Thursday, December 20, 2007

Sex prompts latest victim of Spears family; outrage ensues

Pardon me for even typing these words on the hallowed grounds of this blog, where I'd like to think relevant issues dominate, but: What the hell is wrong with the Spears family? And, as an extension to that query, what the hell is wrong with parents in this country?

If your morbid curiosity prods you to read celebrity news -- as it does me on a daily basis for reasons I blame on intellectual masochism -- you may have heard that Britney Spears' 16-year-old sister, Jamie Lynn Spears, announced she is with child. The father is some poor 19-year-old bastard who is now being threatened with statutory rape charges -- in two states. Dude, really? I hope it was worth it, because you're about to learn the real meaning of "rape" with the crushing reality of prison. (On a side note, see this post for my feelings on statutory rape laws). Jamie Spears is also an alleged "actress" who plays a character on some asinine "show" on Nickelodeon, much to the glee of the younger generation.

In response to the concept of being a teenage mother, Spears had this to say:

"I love babies, and I have my nephews that I love. I have a great mom and she has raised three kids, so if I take lessons from her, I think I'll be great."

Jamie Spears probably loves babies because her knowledge of them extends to holding and playing with them until they cry, and then handing them back to the parents, who do all the dirty work (clean diapers, get up at all hours to feed the child, etc.) I imagine -- and I admittedly can't speak from experience here -- that bringing up a child takes a bit more than "loving babies," like maybe some common fucking sense and somebody older than 16. Also vital to successful motherhood is the ability to see a baby for more than a novelty item to parade before the cameras, like that professional breeding machine Britney Spears. As for those lessons from her mom, I'm sure they'll come in real handy, given how well the first two kids turned out.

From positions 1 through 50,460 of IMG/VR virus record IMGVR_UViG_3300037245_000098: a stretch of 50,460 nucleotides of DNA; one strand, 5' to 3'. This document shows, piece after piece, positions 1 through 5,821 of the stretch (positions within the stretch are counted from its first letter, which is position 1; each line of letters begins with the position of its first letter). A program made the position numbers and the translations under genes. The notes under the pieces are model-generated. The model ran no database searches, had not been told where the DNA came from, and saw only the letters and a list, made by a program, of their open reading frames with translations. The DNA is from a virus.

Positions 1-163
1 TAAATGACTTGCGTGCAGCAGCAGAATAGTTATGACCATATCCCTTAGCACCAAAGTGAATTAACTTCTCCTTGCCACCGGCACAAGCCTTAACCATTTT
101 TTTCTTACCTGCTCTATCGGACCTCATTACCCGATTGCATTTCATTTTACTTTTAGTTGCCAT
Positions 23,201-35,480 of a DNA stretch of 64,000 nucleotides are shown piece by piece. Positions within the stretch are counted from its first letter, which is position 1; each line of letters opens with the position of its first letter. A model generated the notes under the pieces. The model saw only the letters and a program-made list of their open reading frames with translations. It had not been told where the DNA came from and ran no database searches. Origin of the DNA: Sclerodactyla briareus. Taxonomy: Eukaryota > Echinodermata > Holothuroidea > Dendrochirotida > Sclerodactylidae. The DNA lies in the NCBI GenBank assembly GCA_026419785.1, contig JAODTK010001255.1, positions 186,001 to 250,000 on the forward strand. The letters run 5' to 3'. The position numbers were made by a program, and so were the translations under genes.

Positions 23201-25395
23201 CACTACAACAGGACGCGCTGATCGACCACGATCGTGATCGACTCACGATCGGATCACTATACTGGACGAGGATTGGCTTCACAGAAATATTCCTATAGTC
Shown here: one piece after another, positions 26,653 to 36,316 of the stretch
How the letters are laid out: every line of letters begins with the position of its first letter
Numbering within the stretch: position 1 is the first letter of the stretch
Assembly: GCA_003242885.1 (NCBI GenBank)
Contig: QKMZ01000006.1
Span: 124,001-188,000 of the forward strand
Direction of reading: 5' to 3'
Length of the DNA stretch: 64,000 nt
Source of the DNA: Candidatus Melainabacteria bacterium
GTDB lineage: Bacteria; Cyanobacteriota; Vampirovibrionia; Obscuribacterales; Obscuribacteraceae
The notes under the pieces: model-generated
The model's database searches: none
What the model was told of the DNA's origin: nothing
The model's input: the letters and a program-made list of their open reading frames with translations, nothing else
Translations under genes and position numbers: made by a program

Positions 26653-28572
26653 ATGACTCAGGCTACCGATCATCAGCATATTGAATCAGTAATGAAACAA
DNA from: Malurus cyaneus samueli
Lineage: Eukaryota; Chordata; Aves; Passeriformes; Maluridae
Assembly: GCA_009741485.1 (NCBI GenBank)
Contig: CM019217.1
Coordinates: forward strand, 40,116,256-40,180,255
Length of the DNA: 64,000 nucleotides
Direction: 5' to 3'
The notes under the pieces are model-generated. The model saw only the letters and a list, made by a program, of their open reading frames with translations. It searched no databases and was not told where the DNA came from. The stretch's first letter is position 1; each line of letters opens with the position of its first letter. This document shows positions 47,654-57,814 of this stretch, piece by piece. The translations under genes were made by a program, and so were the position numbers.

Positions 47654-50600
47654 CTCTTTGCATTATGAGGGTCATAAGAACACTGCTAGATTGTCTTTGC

Hilariously, outraged parents around America are responding to the baby news by grumbling that Jamie Spears going public about her pregnancy has forced them to explain the whole sex thing to their kids, especially considering that Jamie Spears plays a wholesome, virginal, schoolgirl on TV (From The New York Times):
Parents across the country, on the other hand, commiserated over the Internet about how, thanks to Ms. Spears, they were facing a conversation with their 8-, 9-, and 10-year-olds about sex.

“Nowadays, nothing’s safe, not even cartoons,” Diana Madruga, who has an 11-year-old daughter, said as she wrapped up her shift as the manager of a Dunkin’ Donuts here in the Boston suburbs.

It's almost as if these parents are thinking: "Shit, society is running out of role models. I guess this means we have to do some parenting!" Seriously, if parents actually think plopping their kids in front of the TV so they can glean values from a make-believe, pre-teen character is the best way to raise children, I fear for the future of this society. How about taking some fucking initiative to help shape your children with values that weren't cooked up by a Hollywood screenwriter?